This is our third consecutive year playing for venues in the “Music in House” concert series in the Netherlands. Stichting Muziek in Huis, which translates to Foundation Music in House or Home, is in its 11th year of operation, providing live music to venues where people live — i.e. their home. But these are not your average private homes. They are care-taking institutes such as nursing homes, psychiatric hospitals and clinics. All musicians are conservatory-trained and must pass auditions. The ensembles range from duos (like ours) to string quartets or other combinations. The foundation provides publicity, bookings, payments, and opportunities for musicians early in their careers.
Every location is different. Last Sunday 14th February several of guitarist Robert Bekkers’ former guitar students and their parents came to our concert at the Zandzee in Bussum. It was our second time there, and we remembered that it was on the top floor of an elderly home where residents live quite independently. This observation I gathered from the lack of wheel chairs and nurses. [Below: video taken just before our concert.]
Although the concerts are organised for the residents, their family and relatives are also welcome. No reservation is required beforehand, though it’s good to call to double check. Sometimes it’s extremely packed, standing room only. At other times, like last Sunday, it’s comfortable and spacious. There is usually a minimal charge to cover the cost of coffee and tea during the intermission.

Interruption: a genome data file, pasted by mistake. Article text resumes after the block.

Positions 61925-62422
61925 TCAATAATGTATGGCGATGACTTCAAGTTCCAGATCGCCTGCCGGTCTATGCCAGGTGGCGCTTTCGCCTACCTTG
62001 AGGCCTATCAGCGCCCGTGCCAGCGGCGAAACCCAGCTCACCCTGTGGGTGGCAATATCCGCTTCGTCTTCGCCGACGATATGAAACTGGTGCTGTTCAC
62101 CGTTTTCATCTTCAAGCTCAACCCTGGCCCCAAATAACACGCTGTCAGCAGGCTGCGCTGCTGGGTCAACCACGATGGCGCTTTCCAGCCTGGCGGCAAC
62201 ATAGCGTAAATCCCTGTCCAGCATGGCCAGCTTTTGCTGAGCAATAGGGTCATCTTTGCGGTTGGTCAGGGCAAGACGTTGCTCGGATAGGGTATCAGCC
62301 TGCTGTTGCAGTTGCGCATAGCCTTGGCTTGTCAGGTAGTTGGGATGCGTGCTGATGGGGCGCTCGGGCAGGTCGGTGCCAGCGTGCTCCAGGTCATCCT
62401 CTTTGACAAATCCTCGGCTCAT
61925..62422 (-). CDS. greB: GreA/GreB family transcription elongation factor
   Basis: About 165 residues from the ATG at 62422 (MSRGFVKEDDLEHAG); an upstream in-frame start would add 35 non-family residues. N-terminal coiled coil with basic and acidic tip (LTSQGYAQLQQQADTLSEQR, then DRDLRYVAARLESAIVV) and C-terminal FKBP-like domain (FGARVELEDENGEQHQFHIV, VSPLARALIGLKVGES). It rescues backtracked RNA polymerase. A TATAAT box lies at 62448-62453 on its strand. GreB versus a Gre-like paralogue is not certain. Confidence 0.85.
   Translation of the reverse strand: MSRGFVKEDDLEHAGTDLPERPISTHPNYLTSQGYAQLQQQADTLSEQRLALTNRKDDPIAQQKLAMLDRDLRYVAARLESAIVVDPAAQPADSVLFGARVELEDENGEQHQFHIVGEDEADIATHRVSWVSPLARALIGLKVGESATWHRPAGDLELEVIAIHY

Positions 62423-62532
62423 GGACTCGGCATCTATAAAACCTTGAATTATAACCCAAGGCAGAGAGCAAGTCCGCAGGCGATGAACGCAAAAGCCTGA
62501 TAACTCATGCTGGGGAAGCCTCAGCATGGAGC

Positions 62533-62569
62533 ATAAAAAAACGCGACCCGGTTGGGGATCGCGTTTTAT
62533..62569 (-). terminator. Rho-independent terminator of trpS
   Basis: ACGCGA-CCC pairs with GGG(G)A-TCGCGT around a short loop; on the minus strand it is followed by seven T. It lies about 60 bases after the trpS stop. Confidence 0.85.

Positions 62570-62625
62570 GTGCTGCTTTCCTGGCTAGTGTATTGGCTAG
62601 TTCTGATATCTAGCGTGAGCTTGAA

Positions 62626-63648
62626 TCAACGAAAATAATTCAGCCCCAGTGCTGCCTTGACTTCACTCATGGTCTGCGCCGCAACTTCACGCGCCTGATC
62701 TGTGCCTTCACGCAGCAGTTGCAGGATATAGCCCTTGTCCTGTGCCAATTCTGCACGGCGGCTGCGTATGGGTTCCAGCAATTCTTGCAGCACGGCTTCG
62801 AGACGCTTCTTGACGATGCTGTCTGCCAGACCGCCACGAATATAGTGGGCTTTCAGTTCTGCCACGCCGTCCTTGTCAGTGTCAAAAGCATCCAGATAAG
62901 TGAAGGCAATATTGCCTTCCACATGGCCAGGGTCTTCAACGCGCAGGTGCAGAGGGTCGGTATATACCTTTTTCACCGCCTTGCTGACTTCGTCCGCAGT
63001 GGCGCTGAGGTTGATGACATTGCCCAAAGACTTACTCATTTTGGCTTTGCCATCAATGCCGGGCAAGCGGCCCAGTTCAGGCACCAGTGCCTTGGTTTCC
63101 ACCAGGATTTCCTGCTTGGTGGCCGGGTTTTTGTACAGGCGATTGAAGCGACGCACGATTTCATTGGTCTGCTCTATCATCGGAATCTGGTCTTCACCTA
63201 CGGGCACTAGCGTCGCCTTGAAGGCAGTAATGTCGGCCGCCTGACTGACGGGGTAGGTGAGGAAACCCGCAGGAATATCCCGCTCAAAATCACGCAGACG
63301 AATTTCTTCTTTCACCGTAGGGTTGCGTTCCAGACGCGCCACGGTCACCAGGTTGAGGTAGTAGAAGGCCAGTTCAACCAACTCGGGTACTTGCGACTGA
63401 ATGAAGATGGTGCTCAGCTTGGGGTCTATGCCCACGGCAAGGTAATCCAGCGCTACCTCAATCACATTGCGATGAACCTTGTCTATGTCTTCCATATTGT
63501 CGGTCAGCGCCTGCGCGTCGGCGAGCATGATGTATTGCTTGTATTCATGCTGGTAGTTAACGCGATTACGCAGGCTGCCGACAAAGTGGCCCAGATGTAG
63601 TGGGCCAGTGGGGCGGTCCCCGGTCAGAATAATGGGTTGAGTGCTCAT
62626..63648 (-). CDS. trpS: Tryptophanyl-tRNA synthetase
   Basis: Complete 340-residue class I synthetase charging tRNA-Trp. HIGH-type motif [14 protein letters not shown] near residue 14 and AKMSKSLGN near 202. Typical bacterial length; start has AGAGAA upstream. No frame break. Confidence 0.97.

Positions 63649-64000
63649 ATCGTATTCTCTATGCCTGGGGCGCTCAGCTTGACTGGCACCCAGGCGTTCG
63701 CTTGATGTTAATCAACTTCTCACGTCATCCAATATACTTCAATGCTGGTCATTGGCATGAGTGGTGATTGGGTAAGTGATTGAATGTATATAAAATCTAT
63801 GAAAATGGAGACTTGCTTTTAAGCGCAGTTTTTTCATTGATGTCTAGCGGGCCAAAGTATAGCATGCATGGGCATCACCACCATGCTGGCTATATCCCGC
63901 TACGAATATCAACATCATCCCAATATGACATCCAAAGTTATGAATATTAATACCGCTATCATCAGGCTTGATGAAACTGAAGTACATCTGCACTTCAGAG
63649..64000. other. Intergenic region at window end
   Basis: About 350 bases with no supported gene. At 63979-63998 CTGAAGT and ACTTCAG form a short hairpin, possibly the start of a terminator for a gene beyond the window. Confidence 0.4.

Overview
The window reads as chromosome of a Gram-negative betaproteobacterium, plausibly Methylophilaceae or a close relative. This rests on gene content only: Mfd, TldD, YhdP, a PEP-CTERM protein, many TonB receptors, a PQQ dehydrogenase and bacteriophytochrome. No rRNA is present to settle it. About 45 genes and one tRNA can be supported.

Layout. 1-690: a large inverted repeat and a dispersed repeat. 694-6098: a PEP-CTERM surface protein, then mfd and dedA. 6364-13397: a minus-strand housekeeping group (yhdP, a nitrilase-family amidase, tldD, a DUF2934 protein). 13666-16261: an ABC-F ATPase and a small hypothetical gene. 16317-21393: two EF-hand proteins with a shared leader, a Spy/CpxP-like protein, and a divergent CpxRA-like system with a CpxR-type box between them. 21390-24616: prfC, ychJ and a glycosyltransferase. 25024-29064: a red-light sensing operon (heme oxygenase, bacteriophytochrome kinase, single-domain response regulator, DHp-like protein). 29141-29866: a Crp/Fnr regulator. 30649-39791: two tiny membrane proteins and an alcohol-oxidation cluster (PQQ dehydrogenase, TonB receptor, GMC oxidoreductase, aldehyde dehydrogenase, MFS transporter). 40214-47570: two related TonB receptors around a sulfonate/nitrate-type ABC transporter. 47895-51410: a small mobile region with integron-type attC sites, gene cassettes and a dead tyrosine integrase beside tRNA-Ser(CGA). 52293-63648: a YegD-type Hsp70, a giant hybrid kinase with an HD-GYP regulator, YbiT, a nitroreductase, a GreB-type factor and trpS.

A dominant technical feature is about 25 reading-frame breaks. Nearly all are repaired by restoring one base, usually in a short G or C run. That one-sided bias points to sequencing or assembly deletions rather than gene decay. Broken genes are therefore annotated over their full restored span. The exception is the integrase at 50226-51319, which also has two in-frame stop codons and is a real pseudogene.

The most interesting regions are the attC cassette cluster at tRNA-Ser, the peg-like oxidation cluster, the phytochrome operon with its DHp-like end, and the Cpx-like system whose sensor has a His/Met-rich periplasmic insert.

Over the years, we have invited our own friends, students, and contacts to come. Their presence makes our performance more special. Knowing some in the audience creates that extra tension to push us further towards our goal.
I’m sure there are organisations such as SMIH elsewhere in the world. It is not only a service for the elderly audiences who are no longer able to live independently but also for the eager musicians willing to travel.
A violinist classmate from conservatory and I interviewed the SMIH founder about programming live music for the elderly audience. We learned that we should choose and order the music by mood not genre. [Link to one page abstract of this masters elective research paper.]
With this in mind, our piano guitar duo begin our new 2010 programme with Handel’s Arrival of the Queen of Sheba to warm up and cheer up. Then we settle everyone down with Vivaldi’s Winter. How are elderly audiences different from the younger generation? In the case of the Bussum concert where the age ranged from 16 to 90, I don’t think there was a difference.